Conflict between China and Western (Part II)

Although China was a nation much older than all Western nations, the history of its current great development is much more recent than Western world. At the beginning, the more modern China’s economic policy was based on the direction in which the industrial, agricultural, monetary, and commercial policy took and it was in charge of the government with the assistance of the other powers and Central Committee of the Communist Party. However without a visible change of course, senior political leaders foresaw the need to transform their economy to adapt to the dominant international tendencies.

The inclusion of China as a strategic commercial competitor in the new world order is not a recent social phenomenon, but is the result of more than 35 years of effort for continuous updating, much earlier the fall of Berlin wall and the failure of socialism in the USSR.  By the end of 1978, China’s leaders tried to change its economy based on the Soviet model with centralized planning, although it was oriented to the market it was totally controlled by the Communist Party. In such a way the responsibility of agriculture was transferred to a centralized system instead of the old communist collectivization, the liabilities of directors of industries were increased, the creation of a large number of small and diverse businesses was allowed, and its economy doors were opened wide to foreign investment and foreign trade.

This was the key to development and transformation of the China’s economy, promoting the establishment of economic relationships with other nations. Because these political measures of agricultural production, the production doubled during the 1980’s and the industry of coastal areas near Hong Kong was improved, where technologies had already improved and the production and exports soon were increased, in order that GDP from 1978 tripled. In 1990’s, GDP grew at an average of 10% annually and began to provide jobs to the employment for general population at the same time the state administrative systems were refined.

By the end of 1993, long term reforms were approved in order to improve market laws and have a better financial control through surveillance of main industries, known today as “market socialist economy.” At the same time the government made an effort to keep state enterprises afloat which had not been involved in economic takeoff.

Simultaneously its economy was adapted to global trends, gradually the transformation was carried out by the State, eventually incorporating all productive sectors and without opening suddenly to the international market. As well as, the government brought down the duties a number of liens slowed down the domestic consumption and opened special economic zones in Latin America, EU, and some of the nearby nations.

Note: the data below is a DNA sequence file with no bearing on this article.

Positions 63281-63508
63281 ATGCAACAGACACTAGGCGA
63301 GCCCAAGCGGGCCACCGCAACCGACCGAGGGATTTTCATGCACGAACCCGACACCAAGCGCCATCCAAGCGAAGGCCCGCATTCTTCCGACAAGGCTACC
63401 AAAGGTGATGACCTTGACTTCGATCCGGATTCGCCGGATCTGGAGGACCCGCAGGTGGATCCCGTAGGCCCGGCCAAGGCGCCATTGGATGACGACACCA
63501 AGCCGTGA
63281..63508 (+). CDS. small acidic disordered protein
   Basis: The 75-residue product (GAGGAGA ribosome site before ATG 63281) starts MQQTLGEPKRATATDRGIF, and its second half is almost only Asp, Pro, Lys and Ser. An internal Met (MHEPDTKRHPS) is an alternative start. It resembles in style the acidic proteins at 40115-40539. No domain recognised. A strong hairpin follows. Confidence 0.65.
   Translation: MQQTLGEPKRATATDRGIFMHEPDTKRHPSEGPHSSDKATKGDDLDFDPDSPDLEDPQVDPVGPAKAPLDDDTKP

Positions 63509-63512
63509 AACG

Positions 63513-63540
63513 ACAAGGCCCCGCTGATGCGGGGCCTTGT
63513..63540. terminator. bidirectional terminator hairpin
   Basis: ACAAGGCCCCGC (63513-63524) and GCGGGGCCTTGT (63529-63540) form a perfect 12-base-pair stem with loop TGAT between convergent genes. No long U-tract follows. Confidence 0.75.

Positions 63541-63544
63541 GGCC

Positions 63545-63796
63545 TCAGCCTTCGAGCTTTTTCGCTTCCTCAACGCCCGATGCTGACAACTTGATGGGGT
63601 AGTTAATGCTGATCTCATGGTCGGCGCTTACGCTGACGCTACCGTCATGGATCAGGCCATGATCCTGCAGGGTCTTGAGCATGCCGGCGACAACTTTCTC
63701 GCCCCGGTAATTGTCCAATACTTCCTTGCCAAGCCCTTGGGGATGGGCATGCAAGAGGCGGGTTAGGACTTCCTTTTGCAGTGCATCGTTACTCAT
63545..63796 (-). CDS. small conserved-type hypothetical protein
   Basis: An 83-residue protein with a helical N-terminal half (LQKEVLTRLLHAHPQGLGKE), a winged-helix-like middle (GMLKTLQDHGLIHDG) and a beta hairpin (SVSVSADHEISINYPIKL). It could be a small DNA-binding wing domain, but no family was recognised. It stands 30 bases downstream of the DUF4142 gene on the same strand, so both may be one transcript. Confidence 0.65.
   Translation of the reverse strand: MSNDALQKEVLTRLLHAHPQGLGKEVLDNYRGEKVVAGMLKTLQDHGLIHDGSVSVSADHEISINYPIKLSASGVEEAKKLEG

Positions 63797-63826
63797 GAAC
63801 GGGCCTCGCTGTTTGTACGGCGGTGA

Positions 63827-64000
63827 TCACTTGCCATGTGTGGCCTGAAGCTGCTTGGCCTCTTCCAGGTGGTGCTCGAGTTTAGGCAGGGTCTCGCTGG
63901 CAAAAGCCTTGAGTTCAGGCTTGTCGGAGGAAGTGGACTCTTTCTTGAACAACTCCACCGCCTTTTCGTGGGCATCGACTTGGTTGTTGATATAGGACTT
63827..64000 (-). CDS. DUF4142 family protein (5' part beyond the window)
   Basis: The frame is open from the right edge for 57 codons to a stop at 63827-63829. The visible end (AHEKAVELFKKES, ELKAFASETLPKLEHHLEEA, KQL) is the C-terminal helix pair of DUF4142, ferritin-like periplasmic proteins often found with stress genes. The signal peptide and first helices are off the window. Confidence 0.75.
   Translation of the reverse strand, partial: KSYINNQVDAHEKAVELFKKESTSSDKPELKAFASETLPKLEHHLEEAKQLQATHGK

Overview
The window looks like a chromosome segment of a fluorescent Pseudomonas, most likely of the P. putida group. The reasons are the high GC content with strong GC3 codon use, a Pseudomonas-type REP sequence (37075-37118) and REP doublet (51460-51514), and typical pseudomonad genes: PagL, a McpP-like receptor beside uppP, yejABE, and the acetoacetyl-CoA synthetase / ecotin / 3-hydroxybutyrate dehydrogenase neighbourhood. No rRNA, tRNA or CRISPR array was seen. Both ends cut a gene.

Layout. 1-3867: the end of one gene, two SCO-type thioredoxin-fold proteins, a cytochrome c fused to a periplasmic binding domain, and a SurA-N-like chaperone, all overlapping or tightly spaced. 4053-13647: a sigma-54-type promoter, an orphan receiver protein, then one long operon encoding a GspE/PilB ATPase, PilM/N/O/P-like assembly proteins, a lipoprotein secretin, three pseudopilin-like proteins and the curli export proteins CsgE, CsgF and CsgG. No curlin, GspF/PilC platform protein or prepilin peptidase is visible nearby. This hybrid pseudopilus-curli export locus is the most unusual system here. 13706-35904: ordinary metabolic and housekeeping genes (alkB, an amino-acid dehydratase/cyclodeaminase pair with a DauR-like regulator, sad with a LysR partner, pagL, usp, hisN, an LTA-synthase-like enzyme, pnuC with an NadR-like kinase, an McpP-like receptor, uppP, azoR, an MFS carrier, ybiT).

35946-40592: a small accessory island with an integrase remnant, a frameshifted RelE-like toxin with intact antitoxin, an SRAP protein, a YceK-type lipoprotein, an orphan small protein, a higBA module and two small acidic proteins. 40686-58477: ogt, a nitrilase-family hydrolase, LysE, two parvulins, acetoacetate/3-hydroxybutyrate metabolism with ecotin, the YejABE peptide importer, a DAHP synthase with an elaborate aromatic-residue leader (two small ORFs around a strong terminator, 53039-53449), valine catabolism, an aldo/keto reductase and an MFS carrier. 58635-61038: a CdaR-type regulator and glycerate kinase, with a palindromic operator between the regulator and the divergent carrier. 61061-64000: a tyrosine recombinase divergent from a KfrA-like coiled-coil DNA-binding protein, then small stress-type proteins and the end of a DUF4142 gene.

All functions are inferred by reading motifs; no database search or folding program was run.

Among the main reforms to China’s foreign trade include: 1. the expansion of powers of local administrations to asses and ratify exports, promoting management and export autonomy in all foreign trade enterprises. 2. The monopolistic structure of foreign trade was changed, separating the government functions from the business that previously determined such losses and profits of the companies in a unified way. 3. Progressively was created a management system which regulates foreign trade with conventional methods for global use such as custom taxes, exchange rates, and bank credits.

In this way was granted powers to the public domestic administration to support the activities of the foreign trade. This operational system, anyway preserves the features of a socialist government. But, what China named “definitive sectors” of its economy that is industry or field, China preserves 80% of the companies that are part of it.

In the field of energy, the government retains the exclusivity of the ownership and operation of the enterprises that exploits, processes, and distributes those resources. While in light motorcycles, electrical appliances, computers, and minor items industry. China is absolutely open to foreign investment and almost 90% of this sector is private property.

The final result of the economic, political, social, and financial model of the People’s Republic of China is an indecipherable hybrid contains autarchy elements, characteristic of a communist system which seeks an equality across the community, of a capitalist system exerted on certain sectors of the economy, as well as pacifist and protective position of human rights, according to its own culture, where all religious of the past have disappeared and it is aimed to seek the support of science and technology.

Although China and Western are different worlds, right now they seem to have some points of coincidence, as pursuit of essential material goods, certain positive aspects on human behavior and pursuing of the art in all its expressions. Nevertheless, the conflict between these two large social groups cannot be ignored and everything suggests that the deep ethnic, moral, cultural, genetic, and memetics differences continue to unbalance their relationship over the coming years.

By its practice quality and its current awareness, it is possible that China displaces Western world from the first place in the world economy.